The paper focuses on the contradictory results on the effect of social background on choice of field of study (field stratification) in expanded higher education systems. We predicted that the contradictory results stem from variations in institutional selectivity and curricular policy. Based on two surveys conducted in 1999 (4146 students) and 2014 (7384 students) in the Israeli expanded higher education system, this paper analyzes changes in the ratio of continuing-generation college students in fields of study offered by institutions with varying degrees of selectivity. The results show a decrease in the selectivity of the second-tier institutions in the second analyzed period, accompanied by an increase in field stratification. We suggest that this increase stems from the differential curricular policies of second-tier higher education institutions. In the second period, the second-tier institutions initiated labor market-oriented programs for the less popular fields, thus opening them to first-generation students. In popular and lucrative fields, some of them regulated by professional associations, the second-tier institutions kept to the traditional orientation of the programs, and attracted less qualified continuing-generation students. We discuss the implications of the findings on social stratification.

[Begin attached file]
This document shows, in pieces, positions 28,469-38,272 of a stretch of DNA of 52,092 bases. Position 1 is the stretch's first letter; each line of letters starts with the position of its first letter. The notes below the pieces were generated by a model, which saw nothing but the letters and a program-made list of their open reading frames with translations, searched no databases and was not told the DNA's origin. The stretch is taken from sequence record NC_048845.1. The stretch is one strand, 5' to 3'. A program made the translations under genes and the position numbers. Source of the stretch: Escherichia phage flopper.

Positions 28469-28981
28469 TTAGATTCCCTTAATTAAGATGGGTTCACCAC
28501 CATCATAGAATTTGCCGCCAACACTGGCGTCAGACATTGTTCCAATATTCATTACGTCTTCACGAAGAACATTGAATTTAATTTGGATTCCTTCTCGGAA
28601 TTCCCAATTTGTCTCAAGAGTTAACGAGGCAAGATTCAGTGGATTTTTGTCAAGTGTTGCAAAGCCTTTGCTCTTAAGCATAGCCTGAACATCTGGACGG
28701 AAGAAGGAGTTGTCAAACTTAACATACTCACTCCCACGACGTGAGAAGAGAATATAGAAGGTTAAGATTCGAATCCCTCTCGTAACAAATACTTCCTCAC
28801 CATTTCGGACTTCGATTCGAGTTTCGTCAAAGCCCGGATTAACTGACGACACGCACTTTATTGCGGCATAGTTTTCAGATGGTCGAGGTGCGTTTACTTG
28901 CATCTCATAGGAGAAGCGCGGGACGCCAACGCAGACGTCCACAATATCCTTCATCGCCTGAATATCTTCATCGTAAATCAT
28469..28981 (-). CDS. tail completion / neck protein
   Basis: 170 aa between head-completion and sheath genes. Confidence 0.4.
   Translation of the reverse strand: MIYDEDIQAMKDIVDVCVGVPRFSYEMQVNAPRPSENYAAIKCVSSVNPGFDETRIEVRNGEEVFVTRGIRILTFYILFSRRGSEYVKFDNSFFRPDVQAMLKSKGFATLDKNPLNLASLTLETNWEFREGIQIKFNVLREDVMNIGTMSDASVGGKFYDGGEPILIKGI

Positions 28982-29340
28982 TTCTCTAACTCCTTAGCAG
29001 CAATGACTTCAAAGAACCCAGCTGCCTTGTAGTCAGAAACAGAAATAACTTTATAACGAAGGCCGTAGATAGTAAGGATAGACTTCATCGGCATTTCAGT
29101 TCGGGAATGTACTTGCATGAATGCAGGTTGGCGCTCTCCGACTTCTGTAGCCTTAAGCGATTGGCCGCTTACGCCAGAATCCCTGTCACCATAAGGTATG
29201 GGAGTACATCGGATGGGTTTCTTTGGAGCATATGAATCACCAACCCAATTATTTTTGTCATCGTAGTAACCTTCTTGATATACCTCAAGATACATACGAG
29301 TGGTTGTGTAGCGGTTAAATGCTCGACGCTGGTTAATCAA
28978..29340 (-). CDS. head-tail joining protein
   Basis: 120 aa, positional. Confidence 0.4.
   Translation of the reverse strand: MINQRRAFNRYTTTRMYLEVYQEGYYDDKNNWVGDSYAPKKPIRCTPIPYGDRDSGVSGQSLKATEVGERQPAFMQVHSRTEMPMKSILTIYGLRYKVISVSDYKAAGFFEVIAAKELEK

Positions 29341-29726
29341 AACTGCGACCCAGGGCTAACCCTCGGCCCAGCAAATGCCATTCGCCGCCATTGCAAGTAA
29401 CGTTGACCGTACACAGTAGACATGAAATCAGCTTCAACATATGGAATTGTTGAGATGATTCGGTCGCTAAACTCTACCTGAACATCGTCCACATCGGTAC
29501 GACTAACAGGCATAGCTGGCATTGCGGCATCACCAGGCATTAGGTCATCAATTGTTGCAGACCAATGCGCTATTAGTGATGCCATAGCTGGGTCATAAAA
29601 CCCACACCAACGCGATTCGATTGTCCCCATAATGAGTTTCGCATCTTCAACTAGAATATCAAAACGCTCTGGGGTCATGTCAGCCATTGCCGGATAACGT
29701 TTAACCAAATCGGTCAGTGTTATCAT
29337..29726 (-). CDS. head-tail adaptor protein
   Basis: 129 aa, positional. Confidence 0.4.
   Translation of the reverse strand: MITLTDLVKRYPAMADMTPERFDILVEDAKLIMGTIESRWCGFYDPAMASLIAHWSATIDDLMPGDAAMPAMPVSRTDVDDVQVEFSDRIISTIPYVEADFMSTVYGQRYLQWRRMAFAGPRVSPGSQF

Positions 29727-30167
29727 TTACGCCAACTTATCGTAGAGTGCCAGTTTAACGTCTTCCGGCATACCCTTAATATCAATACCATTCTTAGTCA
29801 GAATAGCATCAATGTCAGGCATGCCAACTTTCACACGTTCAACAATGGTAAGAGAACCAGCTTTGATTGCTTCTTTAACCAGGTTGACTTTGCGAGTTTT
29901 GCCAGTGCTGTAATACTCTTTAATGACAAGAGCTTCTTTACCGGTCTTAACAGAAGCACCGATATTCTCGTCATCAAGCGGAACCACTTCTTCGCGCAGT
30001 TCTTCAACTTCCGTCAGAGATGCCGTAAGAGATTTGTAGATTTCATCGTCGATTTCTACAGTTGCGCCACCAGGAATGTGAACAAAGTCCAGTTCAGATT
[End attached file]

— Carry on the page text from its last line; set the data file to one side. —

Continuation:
- Expansion of higher education
- Generation in higher education
- Horizontal stratification
- Institutional differentiation;
- Programs within fields of study